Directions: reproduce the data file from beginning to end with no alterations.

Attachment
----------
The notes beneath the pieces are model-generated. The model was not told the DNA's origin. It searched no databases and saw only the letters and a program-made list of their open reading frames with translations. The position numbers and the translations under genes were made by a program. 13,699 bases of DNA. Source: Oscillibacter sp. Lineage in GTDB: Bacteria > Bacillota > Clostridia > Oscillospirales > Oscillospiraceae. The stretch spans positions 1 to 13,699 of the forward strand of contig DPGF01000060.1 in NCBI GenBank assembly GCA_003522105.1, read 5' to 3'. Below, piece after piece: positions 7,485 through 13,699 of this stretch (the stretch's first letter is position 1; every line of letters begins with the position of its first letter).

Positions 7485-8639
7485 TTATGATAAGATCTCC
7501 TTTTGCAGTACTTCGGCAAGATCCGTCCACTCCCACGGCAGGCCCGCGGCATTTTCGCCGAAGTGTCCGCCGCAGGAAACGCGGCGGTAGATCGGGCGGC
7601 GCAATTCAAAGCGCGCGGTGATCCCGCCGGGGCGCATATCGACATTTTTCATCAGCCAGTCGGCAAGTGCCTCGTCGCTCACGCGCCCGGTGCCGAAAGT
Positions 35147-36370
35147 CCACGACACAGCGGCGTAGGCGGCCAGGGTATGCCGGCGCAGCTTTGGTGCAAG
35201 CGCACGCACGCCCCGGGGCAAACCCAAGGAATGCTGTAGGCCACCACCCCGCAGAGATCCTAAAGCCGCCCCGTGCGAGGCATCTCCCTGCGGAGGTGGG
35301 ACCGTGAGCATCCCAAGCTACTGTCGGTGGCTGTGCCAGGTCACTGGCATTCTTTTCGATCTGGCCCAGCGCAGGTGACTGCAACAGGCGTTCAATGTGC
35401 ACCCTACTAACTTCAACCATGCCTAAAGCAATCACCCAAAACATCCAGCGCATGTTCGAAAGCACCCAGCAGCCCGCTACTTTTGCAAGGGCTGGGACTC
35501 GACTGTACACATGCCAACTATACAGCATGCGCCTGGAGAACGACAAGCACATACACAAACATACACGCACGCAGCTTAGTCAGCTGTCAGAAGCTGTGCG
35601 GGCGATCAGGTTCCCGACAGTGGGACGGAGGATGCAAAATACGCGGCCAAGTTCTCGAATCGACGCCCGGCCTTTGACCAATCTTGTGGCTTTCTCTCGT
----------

The notes beneath the pieces are model-generated. The model was not told the DNA's origin. It searched no databases and saw only the letters and a program-made list of their open reading frames with translations. The position numbers and the translations under genes were made by a program. 13,699 bases of DNA. Source: Oscillibacter sp. Lineage in GTDB: Bacteria > Bacillota > Clostridia > Oscillospirales > Oscillospiraceae. The stretch spans positions 1 to 13,699 of the forward strand of contig DPGF01000060.1 in NCBI GenBank assembly GCA_003522105.1, read 5' to 3'. Below, piece after piece: positions 7,485 through 13,699 of this stretch (the stretch's first letter is position 1; every line of letters begins with the position of its first letter).

Positions 7485-8639
7485 TTATGATAAGATCTCC
7501 TTTTGCAGTACTTCGGCAAGATCCGTCCACTCCCACGGCAGGCCCGCGGCATTTTCGCCGAAGTGTCCGCCGCAGGAAACGCGGCGGTAGATCGGGCGGC
7601 GCAATTCAAAGCGCGCGGTGATCCCGCCGGGGCGCATATCGACATTTTTCATCAGCCAGTCGGCAAGTGCCTCGTCGCTCACGCGCCCGGTGCCGAAAGT
Positions 35147-36370
35147 CCACGACACAGCGGCGTAGGCGGCCAGGGTATGCCGGCGCAGCTTTGGTGCAAG
35201 CGCACGCACGCCCCGGGGCAAACCCAAGGAATGCTGTAGGCCACCACCCCGCAGAGATCCTAAAGCCGCCCCGTGCGAGGCATCTCCCTGCGGAGGTGGG
35301 ACCGTGAGCATCCCAAGCTACTGTCGGTGGCTGTGCCAGGTCACTGGCATTCTTTTCGATCTGGCCCAGCGCAGGTGACTGCAACAGGCGTTCAATGTGC
35401 ACCCTACTAACTTCAACCATGCCTAAAGCAATCACCCAAAACATCCAGCGCATGTTCGAAAGCACCCAGCAGCCCGCTACTTTTGCAAGGGCTGGGACTC
35501 GACTGTACACATGCCAACTATACAGCATGCGCCTGGAGAACGACAAGCACATACACAAACATACACGCACGCAGCTTAGTCAGCTGTCAGAAGCTGTGCG
35601 GGCGATCAGGTTCCCGACAGTGGGACGGAGGATGCAAAATACGCGGCCAAGTTCTCGAATCGACGCCCGGCCTTTGACCAATCTTGTGGCTTTCTCTCGT